The 1st cases of infection by the new respiratory-tropic coronavirus, currently named Sars-CoV-2, were identified in December 2019 [1]. The meteoric propensity of COVID-19 has had a devastating impact on the economic and psychological well-being of people. Drastic measures such as quarantine, physical distancing or massive restriction of public life to avoid the collapse of the health system have been implemented in Senegal. The clinical manifestations associated with COVID-19 appear to be highly polymorphic and multi-systemic, going far beyond the typically respiratory nosologic framework. These manifestations can be hematological, cardiovascular, dermatological, hepatic, renal, digestive, ophthalmological and even neurological [2]. This virus rapidly became international in a few months, taking on the appearance of a pandemic considered to be the largest global crisis since the Second World War. In Africa, after Algeria, Egypt and Nigeria, Senegal confirmed its first case on March 2nd, 2020, a French national who returned to Dakar on February 26th, 2020. In the Sangalkam Health District, the first positive cases were reported on March 25th, 2020. They were five imported cases from the United States. The contamination will progressively spread in the district population and will affect the health staff who will record their first case on June 8, 2020. The objective of this study was to describe the epidemiological, clinical, therapeutic and evolutionary profiles of COVID-19 in the staff of the Sangalkam Health District. The aim was to identify the determinants of staff contamination in order to develop protection strategies.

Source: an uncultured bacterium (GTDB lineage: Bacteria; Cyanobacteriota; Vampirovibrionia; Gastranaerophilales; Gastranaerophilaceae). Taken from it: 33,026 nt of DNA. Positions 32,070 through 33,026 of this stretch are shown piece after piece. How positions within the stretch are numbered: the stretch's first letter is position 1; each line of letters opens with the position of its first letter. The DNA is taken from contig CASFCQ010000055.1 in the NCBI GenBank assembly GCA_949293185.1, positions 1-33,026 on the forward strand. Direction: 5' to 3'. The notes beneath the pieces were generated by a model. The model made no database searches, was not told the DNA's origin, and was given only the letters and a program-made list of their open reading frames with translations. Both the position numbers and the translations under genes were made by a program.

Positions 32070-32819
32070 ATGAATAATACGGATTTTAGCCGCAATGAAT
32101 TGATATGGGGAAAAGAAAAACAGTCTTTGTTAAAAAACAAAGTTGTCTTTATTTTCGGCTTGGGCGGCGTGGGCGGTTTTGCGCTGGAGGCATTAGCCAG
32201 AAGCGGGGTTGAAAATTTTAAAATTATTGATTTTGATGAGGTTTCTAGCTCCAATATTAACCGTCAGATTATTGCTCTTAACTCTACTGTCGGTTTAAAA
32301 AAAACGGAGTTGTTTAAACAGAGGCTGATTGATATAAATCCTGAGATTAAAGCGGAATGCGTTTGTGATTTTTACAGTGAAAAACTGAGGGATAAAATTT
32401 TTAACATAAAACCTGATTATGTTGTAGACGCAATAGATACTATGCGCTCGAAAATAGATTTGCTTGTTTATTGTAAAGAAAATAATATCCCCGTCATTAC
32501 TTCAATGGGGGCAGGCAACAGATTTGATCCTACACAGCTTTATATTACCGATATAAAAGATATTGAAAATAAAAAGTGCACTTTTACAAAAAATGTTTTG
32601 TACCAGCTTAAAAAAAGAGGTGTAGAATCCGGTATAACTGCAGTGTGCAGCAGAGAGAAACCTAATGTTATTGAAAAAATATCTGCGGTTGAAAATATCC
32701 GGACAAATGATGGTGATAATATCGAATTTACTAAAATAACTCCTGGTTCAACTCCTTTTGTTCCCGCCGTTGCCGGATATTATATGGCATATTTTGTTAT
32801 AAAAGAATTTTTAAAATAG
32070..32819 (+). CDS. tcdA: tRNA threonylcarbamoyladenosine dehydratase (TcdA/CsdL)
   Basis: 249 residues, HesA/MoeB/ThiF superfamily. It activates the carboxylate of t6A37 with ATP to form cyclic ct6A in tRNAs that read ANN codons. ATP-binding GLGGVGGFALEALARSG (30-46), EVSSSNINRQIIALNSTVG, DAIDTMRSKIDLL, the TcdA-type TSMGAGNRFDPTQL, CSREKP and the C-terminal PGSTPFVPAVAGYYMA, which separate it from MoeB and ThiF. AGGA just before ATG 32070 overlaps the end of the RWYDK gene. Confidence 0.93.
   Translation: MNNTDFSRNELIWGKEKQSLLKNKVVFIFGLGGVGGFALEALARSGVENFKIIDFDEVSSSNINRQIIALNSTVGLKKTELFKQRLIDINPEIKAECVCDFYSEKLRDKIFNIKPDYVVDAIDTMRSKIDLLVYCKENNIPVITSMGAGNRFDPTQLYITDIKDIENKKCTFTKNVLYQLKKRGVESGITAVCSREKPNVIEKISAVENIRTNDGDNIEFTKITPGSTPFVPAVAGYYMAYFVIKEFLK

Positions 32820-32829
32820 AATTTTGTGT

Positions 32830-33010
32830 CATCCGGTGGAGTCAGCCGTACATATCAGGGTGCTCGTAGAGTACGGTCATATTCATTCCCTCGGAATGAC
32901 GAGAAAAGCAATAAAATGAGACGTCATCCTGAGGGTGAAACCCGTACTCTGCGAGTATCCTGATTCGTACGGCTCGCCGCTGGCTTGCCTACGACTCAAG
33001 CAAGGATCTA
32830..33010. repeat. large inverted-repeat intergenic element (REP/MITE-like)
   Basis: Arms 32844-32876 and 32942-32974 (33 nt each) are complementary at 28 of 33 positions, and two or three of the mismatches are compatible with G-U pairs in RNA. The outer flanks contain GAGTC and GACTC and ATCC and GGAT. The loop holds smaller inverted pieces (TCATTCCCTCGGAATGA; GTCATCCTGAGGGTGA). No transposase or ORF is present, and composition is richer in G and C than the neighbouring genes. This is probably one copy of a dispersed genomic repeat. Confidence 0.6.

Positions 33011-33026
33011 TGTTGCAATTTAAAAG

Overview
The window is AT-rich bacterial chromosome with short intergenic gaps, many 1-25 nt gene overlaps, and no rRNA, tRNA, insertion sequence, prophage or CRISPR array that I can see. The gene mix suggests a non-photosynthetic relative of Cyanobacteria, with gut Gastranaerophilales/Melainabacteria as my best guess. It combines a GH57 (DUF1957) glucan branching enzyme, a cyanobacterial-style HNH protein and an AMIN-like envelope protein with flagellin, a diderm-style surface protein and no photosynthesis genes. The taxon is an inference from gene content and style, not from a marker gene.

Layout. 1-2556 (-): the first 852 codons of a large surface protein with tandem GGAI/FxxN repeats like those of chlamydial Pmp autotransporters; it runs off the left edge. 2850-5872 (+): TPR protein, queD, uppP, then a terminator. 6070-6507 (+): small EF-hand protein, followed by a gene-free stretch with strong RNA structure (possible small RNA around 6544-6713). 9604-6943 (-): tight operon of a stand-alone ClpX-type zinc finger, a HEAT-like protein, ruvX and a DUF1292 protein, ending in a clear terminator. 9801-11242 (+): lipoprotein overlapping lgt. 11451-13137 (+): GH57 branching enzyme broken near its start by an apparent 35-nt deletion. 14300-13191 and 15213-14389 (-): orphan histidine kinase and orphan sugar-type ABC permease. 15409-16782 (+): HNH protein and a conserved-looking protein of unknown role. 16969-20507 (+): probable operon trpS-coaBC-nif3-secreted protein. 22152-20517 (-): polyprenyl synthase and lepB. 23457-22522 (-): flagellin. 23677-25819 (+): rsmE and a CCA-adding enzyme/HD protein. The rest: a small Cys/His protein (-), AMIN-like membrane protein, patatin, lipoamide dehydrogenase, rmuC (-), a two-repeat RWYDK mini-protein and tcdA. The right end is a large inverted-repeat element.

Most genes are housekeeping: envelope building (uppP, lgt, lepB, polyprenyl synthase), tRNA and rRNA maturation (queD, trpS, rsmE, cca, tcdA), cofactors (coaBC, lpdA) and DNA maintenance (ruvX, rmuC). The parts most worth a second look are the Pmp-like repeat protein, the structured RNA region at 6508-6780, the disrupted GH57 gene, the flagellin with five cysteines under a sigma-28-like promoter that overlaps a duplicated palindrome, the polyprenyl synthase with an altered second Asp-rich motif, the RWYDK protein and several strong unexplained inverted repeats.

2. Materials and Methodologies